What is Professional Negligence? How long do you have to bring a claim and where do you begin?
What is Professional Negligence?
A professional is usually someone you have paid to provide you with a service.
Examples of professionals include:
- financial advisors
To bring a claim for professional negligence, you will need to be able to show that you have suffered financial loss as a result of the advice given to you by the professional, or as a result of something the professional did or didn’t do.
It is important to note that negligence is not the same as poor service, such as the professional being slow to reply to emails or return your calls.
How long do you have to bring a claim?
You usually have six years from the date the negligence occurred to bring a claim for professional negligence by issuing court proceedings. This is called the limitation period.
The limitation period can be extended in some cases if you only recently became aware of the negligence. In this case, you will have 3 years from the date you become aware (or should have become aware) that you have suffered financial loss as a result of the professional’s negligence.
However, all cases are subject to a longstop date (a date by which you must bring your claim) of 15 years from the date of the professional’s negligent act or omission, after which time you will not be able to bring a claim.
It is important to note that there are certain steps that must be taken before court proceedings can be started. You should therefore seek advice as soon as you become aware of a potential claim to ensure you have enough time to bring a claim before the expiry of the limitation period.
What can you get if you are successful?
If you successfully make a claim for professional negligence, the court will order the professional to pay a sum of money to you by way of compensation. This would be an amount to put you back into the position you would have been in if the professional had not been negligent in the first place.
Valuing a claim is a complex process and often needs an expert to assist with valuing the claim. However, it is usually possible for us to provide you with an initial assessment of the potential value of your claim based on the specific facts of your case.
Examples of cases that we have worked on include:
- Acting on behalf of 8 claimants pursuing a claim against their former solicitor and barrister. This was a complex piece of litigation, and we were able to obtain over £1m in compensation for the claimants.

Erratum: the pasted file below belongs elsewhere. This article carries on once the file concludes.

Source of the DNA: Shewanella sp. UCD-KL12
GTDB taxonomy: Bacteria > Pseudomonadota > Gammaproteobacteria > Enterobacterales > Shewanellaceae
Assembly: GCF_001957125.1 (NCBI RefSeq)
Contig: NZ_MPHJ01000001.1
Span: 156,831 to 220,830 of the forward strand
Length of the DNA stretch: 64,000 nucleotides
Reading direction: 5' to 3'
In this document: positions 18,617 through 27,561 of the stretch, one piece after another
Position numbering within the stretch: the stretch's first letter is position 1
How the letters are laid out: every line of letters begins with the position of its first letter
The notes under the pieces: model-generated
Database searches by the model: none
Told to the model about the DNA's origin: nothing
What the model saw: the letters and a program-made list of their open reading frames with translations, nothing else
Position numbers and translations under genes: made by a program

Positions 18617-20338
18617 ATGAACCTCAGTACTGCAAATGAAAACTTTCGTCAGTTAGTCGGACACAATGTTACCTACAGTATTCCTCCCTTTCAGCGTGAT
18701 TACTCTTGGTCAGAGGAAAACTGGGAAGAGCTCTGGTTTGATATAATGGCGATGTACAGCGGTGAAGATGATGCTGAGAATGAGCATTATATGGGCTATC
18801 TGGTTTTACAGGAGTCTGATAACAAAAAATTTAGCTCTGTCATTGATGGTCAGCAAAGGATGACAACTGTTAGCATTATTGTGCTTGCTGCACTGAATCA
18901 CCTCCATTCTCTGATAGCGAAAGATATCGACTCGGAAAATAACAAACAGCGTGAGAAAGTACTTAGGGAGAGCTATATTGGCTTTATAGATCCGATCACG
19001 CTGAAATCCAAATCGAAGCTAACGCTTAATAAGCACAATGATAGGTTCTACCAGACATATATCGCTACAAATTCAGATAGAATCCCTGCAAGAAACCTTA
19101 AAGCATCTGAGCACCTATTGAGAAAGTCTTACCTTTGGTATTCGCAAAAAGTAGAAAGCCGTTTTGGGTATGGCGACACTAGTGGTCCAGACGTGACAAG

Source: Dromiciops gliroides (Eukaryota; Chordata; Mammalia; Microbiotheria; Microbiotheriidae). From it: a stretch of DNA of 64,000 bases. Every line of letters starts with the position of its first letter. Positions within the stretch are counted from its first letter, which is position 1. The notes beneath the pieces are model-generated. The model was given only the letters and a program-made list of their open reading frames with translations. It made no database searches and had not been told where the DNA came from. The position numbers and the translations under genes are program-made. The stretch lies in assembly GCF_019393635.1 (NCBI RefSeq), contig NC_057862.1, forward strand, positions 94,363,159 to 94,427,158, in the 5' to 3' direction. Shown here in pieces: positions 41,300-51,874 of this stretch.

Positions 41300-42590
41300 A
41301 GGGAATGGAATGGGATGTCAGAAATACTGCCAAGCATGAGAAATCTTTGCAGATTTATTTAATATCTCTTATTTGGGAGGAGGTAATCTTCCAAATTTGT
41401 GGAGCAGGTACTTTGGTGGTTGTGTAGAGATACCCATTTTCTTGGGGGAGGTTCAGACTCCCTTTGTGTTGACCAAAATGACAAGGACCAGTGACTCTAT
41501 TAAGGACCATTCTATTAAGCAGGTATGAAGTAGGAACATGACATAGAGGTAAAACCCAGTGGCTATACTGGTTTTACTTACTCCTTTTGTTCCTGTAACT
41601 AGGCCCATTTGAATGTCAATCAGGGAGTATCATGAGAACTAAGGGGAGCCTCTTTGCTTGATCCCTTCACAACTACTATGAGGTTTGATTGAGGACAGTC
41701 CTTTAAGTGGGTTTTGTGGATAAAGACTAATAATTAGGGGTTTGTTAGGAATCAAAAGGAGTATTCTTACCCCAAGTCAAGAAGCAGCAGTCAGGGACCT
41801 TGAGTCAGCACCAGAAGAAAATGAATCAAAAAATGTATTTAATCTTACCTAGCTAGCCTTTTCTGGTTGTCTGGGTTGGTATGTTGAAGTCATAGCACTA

- Acting for a number of National Trust tenants to bring claims against their conveyancing solicitors and the National Trust for failing to advise or make provision for significant increases in Modern Ground Rent.
- Pursuing a claim against a Trademark Attorney for missing a deadline to register the client’s trademark. The amount claimed on behalf of our client was in the region of £2m.
- Acting for a client pursuing a claim against her former matrimonial solicitors. She was awarded around £1m for her claim.
- Acting for a client in a claim against a law firm which had failed to enquire as to whether the client had legal expenses insurance cover (which they did). The client incurred fees with this law firm that would have been covered by their insurance. We settled the claim and recovered a substantial amount for our client from the law firm in question.
What are the funding options?
There are a number of funding options available for professional negligence claims, such as:
- use of a legal expenses policy (known as “before the event” insurance) which will pay some or all of our costs of dealing with the claim
- “after the event” insurance which is taken out to protect you against having to pay the defendant’s costs if you lose
- private funding
- conditional fee agreement (sometimes known as a “no win, no or low fee” agreement)
- damages-based agreement (a form of “no win, no fee” agreement) where a percentage of the compensation you receive is paid to us as costs
- third party funding sometimes known as litigation loan, which is repaid from the compensation you receive if you win your case
How do I start a professional negligence claim?
If you think you may have a claim for professional negligence, it is important to seek legal advice promptly.
The first step in a professional negligence claim is to prepare a detailed letter (called a letter of claim or letter before action) setting out your claim. In order for us to do this, we will need to review documents and correspondence which are relevant to your claim. In order to do that, we will usually need to review the professional’s file of papers.
Once we have carried out this review of the papers, we will be able to provide you with an initial view on the merits of your claim.
It is likely that you will need evidence from an expert to support your claim for professional negligence. You may already have a second opinion or report from an expert (for example, from another surveyor) but if not, this is something that our team of experienced professional negligence lawyers can discuss with you and arrange if necessary.
If you think you may have a claim for professional negligence, our team of highly experienced professional negligence lawyers are here to assist you.